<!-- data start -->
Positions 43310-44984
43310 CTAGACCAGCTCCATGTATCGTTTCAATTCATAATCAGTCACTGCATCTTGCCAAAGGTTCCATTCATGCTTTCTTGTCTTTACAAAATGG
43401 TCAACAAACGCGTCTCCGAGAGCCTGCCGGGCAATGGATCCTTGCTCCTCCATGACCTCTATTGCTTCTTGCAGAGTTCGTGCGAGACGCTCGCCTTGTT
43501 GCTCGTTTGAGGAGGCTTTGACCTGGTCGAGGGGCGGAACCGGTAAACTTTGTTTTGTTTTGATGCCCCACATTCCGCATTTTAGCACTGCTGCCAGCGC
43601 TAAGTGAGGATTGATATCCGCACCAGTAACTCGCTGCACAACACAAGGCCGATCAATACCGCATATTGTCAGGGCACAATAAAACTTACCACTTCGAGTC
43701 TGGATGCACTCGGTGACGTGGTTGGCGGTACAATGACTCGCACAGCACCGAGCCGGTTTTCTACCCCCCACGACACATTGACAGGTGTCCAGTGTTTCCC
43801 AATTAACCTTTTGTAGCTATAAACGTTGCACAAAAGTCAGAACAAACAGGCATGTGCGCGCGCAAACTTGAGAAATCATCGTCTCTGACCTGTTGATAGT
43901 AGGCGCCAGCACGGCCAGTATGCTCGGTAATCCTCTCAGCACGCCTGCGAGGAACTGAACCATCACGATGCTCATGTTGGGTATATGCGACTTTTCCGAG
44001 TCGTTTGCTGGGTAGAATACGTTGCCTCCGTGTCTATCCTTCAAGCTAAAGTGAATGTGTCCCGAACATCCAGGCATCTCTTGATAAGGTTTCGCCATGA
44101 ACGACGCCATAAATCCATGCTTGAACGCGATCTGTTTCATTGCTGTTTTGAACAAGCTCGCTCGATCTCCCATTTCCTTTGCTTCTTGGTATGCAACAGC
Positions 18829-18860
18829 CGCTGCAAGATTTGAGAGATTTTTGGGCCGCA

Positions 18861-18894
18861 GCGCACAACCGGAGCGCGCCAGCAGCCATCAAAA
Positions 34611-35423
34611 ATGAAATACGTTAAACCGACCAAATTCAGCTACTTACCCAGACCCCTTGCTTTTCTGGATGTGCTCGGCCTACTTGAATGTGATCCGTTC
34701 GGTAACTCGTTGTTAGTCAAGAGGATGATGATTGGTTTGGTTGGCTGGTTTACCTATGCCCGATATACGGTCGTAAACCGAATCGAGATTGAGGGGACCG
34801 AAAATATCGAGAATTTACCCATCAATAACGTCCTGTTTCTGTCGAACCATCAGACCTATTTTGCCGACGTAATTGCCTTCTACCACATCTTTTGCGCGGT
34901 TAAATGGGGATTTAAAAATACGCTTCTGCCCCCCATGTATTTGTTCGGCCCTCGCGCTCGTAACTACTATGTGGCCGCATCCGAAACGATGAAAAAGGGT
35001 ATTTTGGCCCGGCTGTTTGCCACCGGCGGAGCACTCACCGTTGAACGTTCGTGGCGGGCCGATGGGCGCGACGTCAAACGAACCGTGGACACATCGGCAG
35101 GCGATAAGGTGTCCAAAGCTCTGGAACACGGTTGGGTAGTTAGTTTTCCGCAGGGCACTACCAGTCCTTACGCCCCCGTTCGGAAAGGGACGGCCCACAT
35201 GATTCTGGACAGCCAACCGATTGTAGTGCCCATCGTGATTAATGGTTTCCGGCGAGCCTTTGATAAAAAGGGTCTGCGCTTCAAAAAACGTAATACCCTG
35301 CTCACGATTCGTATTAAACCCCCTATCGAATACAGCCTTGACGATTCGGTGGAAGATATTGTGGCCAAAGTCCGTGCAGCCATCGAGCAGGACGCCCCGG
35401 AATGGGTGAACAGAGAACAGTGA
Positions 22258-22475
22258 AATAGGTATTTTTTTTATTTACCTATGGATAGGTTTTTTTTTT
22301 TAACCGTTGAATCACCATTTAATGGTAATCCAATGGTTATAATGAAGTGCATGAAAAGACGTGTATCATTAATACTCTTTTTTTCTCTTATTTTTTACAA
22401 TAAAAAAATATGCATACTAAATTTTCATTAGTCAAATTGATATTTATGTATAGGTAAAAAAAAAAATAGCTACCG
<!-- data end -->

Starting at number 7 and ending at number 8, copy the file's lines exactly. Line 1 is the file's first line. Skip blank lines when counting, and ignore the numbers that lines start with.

43801 AATTAACCTTTTGTAGCTATAAACGTTGCACAAAAGTCAGAACAAACAGGCATGTGCGCGCGCAAACTTGAGAAATCATCGTCTCTGACCTGTTGATAGT
43901 AGGCGCCAGCACGGCCAGTATGCTCGGTAATCCTCTCAGCACGCCTGCGAGGAACTGAACCATCACGATGCTCATGTTGGGTATATGCGACTTTTCCGAG